The first domain where Hamilton excels is the purest part of soul: the voice. It’s not an overstatement to suggest that powerful voices are at a premium. Even T-Pain himself, often blamed as a culprit for the musical shift in the oughts toward the increased popularity of Auto-Tune, has expressed his frustration with audiences and collaborating artists preferring his synthesized voice rather than the stripped down, powerful vocals he is more than capable of performing. Perhaps as a result of this landscape, Anthony Hamilton’s voice stands out as inimitable and unmistakable. Warm, yet gritty & expressive, it follows a direct lineage of the most emotive soul music, with the kind of earnest delivery that was the domain of greats like Withers and Womack.
Anthony Hamilton is certainly a formidable vocalist by any measure, but it’s the sense of texture that makes his songs all the more expressive and relatable. Like silk over sandpaper. Sometimes it’s a crying falsetto adlib, nearly cracking with emotion. Or it’s an adventurous vocal run that transforms mid-note from singing to begging to preaching before ending in a whisper. The stank of it all is secret sauce that can transport you either to a lazy afternoon on a front porch, a steamy juke joint, or in the middle of a church with wooden pews somewhere deep in the southern countryside. You need that extra seasoning, that aural collard greens & hoecakes, that “Southern Stuff”.…it sticks to your ribs a little longer.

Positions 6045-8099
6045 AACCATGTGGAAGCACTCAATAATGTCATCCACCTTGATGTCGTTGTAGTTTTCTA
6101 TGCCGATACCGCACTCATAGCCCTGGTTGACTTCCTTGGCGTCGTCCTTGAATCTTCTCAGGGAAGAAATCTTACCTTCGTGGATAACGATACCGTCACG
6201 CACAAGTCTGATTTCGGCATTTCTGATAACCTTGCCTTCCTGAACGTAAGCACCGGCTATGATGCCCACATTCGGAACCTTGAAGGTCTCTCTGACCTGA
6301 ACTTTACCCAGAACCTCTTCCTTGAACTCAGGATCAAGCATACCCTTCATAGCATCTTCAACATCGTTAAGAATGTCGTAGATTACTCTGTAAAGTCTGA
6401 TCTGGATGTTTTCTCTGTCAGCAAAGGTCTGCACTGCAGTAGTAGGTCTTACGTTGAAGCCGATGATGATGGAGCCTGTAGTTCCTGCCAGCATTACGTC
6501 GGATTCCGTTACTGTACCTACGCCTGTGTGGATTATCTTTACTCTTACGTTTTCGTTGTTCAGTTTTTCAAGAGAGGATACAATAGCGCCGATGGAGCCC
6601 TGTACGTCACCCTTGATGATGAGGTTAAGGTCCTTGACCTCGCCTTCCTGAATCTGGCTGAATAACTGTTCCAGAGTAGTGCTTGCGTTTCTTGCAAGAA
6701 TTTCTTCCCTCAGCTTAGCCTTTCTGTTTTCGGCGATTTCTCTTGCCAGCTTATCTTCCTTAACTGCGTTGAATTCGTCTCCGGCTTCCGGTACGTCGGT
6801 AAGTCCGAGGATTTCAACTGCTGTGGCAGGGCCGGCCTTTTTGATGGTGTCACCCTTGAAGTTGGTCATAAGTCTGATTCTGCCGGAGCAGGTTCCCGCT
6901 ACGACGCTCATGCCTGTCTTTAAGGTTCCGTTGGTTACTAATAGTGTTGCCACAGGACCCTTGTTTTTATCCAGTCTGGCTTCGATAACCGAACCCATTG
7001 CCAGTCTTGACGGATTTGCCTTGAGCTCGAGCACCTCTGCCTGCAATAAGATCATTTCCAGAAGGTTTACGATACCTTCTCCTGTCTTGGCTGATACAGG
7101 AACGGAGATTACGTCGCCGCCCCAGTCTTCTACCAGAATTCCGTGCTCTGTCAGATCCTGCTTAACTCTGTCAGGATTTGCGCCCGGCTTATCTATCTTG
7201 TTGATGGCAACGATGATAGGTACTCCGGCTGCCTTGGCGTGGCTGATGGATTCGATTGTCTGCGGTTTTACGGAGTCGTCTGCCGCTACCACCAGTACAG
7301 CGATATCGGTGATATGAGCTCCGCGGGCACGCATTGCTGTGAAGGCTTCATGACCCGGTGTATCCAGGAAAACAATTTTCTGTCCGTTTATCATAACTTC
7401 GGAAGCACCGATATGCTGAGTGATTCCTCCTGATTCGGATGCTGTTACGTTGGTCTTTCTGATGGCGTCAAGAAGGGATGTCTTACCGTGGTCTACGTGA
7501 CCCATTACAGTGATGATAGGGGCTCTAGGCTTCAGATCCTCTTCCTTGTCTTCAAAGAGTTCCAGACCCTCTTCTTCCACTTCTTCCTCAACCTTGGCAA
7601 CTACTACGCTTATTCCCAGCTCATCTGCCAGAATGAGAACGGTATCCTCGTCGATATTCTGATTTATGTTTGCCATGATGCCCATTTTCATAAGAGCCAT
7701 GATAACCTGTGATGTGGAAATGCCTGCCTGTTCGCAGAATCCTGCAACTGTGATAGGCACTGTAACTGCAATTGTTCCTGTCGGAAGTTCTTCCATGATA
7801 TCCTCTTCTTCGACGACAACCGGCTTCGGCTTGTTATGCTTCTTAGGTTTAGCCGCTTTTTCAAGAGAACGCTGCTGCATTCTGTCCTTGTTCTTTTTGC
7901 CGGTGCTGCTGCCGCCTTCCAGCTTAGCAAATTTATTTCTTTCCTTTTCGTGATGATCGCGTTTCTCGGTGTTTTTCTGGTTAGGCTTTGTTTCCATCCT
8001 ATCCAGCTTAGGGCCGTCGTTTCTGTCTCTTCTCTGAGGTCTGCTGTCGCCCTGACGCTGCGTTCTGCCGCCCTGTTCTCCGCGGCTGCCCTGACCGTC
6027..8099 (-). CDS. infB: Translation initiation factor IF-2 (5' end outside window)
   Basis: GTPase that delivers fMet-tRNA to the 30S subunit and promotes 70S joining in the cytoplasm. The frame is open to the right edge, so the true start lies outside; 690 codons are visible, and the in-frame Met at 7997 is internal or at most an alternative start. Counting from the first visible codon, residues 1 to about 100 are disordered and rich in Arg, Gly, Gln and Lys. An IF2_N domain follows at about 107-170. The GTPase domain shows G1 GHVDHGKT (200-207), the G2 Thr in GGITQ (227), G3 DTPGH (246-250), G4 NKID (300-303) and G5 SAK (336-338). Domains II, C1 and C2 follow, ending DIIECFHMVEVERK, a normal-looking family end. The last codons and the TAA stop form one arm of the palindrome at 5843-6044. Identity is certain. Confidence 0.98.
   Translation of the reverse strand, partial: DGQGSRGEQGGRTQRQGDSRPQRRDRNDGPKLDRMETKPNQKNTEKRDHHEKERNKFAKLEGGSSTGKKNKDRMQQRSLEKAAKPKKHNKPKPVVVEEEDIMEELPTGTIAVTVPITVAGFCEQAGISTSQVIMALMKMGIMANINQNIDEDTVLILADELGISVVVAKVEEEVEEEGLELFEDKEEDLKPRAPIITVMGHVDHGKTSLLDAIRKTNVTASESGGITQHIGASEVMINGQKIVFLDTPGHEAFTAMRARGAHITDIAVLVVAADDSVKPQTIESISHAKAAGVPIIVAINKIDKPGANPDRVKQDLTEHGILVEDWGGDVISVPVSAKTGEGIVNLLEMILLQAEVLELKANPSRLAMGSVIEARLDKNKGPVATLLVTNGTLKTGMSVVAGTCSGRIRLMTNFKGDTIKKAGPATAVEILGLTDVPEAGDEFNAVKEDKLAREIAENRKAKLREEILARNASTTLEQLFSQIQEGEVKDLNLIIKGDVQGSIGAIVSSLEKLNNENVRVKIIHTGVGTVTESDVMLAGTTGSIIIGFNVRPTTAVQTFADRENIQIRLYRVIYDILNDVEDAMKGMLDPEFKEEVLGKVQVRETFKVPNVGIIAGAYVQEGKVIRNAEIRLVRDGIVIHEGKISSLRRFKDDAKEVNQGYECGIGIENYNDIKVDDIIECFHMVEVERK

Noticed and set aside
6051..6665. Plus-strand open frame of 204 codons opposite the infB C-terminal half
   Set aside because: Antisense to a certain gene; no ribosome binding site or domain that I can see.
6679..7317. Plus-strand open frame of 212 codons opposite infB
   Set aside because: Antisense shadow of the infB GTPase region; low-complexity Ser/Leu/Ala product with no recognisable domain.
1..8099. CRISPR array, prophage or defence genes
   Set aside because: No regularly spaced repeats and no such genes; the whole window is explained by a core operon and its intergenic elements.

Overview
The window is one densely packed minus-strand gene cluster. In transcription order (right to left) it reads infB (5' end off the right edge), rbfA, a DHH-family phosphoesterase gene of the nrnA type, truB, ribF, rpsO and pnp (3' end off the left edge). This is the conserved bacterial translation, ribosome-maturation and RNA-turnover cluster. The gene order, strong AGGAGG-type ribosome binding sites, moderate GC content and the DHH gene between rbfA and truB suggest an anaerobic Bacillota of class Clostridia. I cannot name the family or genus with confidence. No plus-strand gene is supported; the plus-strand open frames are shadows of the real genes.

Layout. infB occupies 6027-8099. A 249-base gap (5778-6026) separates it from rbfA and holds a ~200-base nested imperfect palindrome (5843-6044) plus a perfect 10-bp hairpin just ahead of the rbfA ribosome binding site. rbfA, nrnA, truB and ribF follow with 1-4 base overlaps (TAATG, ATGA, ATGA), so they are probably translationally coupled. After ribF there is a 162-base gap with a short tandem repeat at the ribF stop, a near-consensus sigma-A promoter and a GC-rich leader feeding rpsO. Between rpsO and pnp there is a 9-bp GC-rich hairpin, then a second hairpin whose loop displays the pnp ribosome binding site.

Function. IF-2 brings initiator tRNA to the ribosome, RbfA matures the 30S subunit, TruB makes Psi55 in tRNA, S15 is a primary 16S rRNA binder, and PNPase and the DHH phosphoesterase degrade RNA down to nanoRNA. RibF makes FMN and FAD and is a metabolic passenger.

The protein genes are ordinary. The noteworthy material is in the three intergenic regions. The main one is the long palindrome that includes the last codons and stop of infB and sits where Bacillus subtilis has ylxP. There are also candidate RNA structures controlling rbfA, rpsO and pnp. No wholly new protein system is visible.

Two stellar examples of Hamilton’s vocal superiority come to mind in “The Point of it All” and “Please Stay.” These ballads would be serviceable if sung by another artist of reasonable competence, but Hamilton takes them to another level, flooding these songs with a passion that makes the vocals even more powerful. Some voices are pleasant; others are impressive and of those, there are precious few who can actually bring tears through vocals alone. Hamilton’s voice can make us cry.